Pecha Kucha Night is a presentation format for creative work originally devised by Astrid Klein and Mark
Dytham of Klein-Dytham Architecture (KDa) in Tokyo, Japan in 2003.
The name derives from a Japanese term for the sound of conversation (“chit-chat“). A Pecha Kucha Night is a non-profit orientated event that is part of an international network and consists of a format where presenters show a data slide-show of 20 images, each of which is shown for 20 seconds, giving a total presentation time of 6 minutes 40 seconds.
Each event aims to have a maximum of 14 presenters. Presenters (and much of the audience) are usually from the design, architecture, photography, art, music and creative fields. The event format has been replicated in more than 172 cities including London, San Francisco, Seattle, Rotterdam, Shanghai, and Berlin, as well as in Auckland, Hamilton, Wellington and Nelson. Events are usually limited to one each month per city and to a minimum of four events per year.
Pecha Kucha Nights Auckland is currently organising their twelfth event, Wellington hosted their fourth event in late 2008, and Nelson, Hamilton and Dunedin have recently joined the New Zealand contingent. The next one in Christchurch New Zealand is on the 2nd April and features this blogger – the kiwitravel writer – anda presentation on how she became involved in helping create Buddhist monks from 79 ordinary men to celebrate and commemorate the King Of Thailand’s birthday.
Below are some additional links to more information about Pecha Kucha Nights in New Zealand andinternationally:
Last week I was riding a bicycle in Thailand ….. I’m now in the process of writing a story about it – well more about me and how unfit I am, and how hot the day was: keep your eye out for it in a newspaper or magazine.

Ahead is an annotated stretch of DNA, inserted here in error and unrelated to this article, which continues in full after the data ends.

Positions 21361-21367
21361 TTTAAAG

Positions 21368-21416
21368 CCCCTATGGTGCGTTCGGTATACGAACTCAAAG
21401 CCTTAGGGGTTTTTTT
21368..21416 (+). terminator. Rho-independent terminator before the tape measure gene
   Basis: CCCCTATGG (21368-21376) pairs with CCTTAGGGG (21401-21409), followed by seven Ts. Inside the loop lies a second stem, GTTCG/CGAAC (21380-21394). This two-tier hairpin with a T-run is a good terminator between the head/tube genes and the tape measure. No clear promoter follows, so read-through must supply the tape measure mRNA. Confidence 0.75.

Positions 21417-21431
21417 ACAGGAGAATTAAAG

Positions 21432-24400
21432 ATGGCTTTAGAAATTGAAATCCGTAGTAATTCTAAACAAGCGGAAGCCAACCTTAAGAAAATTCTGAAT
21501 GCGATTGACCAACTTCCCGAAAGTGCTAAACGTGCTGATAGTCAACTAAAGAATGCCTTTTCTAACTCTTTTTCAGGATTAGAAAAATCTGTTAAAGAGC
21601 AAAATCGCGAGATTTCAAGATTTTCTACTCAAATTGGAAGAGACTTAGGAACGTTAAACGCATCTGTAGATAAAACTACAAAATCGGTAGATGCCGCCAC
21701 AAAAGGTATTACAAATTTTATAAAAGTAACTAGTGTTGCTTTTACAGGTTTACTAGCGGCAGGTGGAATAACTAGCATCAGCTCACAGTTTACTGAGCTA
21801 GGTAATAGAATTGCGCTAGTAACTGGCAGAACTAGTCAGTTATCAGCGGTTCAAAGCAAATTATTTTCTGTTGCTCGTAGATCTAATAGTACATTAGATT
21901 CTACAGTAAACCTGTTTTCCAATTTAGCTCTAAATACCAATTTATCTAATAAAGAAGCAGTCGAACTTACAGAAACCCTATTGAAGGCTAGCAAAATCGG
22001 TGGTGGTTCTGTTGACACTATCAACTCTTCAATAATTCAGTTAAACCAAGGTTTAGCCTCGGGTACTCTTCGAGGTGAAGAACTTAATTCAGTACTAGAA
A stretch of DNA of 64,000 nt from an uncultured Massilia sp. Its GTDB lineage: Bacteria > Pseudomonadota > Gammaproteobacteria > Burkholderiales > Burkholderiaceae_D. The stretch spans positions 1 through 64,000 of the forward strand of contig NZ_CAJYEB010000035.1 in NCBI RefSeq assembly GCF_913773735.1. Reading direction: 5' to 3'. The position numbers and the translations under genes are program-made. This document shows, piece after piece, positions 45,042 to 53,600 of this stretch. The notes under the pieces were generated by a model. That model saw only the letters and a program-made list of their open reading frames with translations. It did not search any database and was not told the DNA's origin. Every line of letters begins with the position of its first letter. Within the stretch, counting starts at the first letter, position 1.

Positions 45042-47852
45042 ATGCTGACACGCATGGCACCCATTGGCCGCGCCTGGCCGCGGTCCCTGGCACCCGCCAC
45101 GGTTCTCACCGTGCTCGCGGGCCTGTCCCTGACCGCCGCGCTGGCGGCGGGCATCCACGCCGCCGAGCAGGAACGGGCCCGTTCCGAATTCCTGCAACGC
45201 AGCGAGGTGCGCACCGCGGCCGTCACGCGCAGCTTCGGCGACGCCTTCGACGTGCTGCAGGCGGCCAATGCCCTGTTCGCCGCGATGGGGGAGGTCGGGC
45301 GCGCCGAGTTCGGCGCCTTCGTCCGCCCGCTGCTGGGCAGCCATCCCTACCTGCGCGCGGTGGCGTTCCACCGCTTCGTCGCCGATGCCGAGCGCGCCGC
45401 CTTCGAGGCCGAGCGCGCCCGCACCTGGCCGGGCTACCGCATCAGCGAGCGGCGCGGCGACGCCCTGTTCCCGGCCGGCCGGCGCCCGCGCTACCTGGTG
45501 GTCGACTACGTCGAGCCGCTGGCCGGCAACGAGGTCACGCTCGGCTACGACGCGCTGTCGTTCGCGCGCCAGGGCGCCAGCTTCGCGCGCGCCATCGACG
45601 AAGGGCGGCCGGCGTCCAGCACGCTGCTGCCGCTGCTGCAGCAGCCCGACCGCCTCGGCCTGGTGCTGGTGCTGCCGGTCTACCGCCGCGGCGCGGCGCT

I did their Bangkok bike trip ( 35k) a couple of years ago and can recommend them: and right now they have 10% off all trips starting after 31st March and includes all of 2010 (they have cycle trips all over Asia — from hours to days long — so if that sounds like something you would fancy, have a look at the website. (and start practising .. not just little rides around a flat city like I live in!)
How to use a toilet – in a Thai train: from person experience
Inside a small silver-lined room, the floor wet and smelly from twelve hours of use, I finally need to use the toilet: it’s about eighteen inches above the floor.
Rolling my pants legs up to avoid the wetness, I clamp my knees together to stop the material falling back down, then drop the waist of my green, Thai fisherman pants.
Climbing up onto the shining edifice – while keeping my knees together – I place my feet either side of the hole, and, with the train rocking alarmingly, hold on. Moments later I reverse the process and leave.
I’m relieved I haven’t been cursed with the travellers disease; the trots, runs, dheli belly, or whatever common name is given to dysentery and diarrhoea, that so, I’m sure I won’t need to come back into the throne-room – well not for a while anyway.